It has become a contentious issue with a number of countries raising concerns over the upper middle-income nation deriving benefits reserved for developing countries under WTO norms.
The World Bank assigns the world’s economies to four income groups—
The classifications are updated each year and are based on Gross National Income (GNI) per capita in current USD of the previous year.
India is classified as a lower-middle-income country while China is classified as an upper-middle-income country.
About Developing Country Status (WTO)
The WTO has not defined ‘developed’ and ‘developing’ countries and therefore member countries are free to announce whether they are ‘developed’ or ‘developing’.
However, other members can challenge the decision of a member to make use of provisions available to developing countries.
The WTO lacks a proper definition of a developing nation although two-thirds of its 164 members classify themselves as developing.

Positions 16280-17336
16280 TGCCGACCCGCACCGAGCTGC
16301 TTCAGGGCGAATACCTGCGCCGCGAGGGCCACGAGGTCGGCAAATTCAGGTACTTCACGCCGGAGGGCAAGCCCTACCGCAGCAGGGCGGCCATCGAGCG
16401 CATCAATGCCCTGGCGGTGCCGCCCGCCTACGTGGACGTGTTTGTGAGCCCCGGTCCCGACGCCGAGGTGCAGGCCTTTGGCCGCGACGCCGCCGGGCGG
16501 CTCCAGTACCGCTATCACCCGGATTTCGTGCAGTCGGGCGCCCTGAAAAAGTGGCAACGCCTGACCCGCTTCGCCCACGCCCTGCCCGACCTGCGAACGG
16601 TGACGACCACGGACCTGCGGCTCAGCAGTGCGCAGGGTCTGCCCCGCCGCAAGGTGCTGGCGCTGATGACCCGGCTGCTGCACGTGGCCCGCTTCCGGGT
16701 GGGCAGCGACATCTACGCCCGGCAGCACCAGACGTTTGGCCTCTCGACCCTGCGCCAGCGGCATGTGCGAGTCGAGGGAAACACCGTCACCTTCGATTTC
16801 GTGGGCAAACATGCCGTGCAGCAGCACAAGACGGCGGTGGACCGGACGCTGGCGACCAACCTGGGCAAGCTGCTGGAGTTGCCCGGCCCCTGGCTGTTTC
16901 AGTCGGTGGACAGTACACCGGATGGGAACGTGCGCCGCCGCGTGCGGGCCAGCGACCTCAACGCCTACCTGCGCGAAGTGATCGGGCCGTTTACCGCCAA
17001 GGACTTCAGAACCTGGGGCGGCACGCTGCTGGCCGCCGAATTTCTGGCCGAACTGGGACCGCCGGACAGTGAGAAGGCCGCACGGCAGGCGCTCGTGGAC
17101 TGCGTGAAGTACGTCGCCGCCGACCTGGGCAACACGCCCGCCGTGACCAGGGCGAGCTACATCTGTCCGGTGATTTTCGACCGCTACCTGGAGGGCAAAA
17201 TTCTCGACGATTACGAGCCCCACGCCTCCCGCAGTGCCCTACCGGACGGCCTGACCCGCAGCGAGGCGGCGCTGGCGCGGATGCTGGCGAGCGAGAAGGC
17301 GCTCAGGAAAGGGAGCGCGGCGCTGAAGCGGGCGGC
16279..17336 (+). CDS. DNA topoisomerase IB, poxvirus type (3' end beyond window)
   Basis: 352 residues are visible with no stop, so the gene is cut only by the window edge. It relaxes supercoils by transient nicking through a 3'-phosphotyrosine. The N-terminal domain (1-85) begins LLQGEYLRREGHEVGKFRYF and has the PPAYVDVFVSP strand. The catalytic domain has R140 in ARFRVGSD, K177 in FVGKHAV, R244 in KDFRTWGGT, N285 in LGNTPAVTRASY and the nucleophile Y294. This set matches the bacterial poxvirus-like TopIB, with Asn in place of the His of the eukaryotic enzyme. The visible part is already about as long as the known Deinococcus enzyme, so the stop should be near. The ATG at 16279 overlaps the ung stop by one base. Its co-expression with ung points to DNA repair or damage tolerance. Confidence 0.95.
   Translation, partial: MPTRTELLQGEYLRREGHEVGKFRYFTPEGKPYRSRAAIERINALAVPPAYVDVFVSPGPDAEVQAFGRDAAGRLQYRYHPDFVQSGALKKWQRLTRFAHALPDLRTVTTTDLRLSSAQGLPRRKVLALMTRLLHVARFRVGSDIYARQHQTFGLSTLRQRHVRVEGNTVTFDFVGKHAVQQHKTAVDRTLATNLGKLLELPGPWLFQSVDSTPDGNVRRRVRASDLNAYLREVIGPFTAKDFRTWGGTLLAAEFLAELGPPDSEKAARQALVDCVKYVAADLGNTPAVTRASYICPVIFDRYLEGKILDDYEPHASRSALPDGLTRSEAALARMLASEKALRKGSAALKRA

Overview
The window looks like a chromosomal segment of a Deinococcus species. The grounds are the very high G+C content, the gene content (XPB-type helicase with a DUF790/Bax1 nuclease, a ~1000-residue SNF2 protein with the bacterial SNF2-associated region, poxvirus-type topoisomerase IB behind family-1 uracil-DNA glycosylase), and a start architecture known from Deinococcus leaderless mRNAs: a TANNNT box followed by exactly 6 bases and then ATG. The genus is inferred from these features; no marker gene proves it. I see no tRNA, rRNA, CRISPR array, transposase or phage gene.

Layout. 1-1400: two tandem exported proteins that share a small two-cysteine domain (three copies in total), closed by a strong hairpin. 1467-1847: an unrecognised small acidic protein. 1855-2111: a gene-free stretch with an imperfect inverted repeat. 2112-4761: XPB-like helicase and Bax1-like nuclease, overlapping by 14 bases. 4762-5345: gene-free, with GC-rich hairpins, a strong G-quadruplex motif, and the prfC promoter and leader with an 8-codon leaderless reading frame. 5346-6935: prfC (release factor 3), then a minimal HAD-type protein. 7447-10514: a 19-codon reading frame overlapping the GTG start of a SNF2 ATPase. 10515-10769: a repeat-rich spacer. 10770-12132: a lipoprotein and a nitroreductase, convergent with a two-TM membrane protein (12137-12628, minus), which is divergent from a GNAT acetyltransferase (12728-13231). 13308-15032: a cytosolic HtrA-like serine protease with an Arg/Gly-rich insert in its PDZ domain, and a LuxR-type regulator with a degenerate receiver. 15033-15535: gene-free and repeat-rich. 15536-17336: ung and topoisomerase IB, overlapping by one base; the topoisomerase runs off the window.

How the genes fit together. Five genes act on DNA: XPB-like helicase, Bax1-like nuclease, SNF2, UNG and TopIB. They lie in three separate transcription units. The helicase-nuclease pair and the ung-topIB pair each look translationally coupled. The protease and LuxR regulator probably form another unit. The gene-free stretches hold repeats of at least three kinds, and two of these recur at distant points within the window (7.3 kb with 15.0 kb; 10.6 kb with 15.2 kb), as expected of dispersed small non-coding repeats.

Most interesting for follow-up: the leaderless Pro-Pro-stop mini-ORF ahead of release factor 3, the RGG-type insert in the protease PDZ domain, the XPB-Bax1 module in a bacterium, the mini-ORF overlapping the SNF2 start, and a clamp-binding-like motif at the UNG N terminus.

The classification also allows other countries to offer preferential treatment like the Generalized System of Preferences (GSP).
Certain WTO agreements give developing countries special rights through ‘special and differential treatment’ (S&DT) provisions, which can grant developing countries longer timeframes to implement the agreements and even commitments to raise trading opportunities for such countries.
WTO pacts are often aimed at reduction in government support to certain industries over time and set more lenient targets for developing nations and grant them more time to achieve these targets compared to developed ones.
What is economic inequality? How are countries categorized as developed and developing economies?
Introduction- Brief about economic inequality
Discuss main point of difference between developing nations and developed nations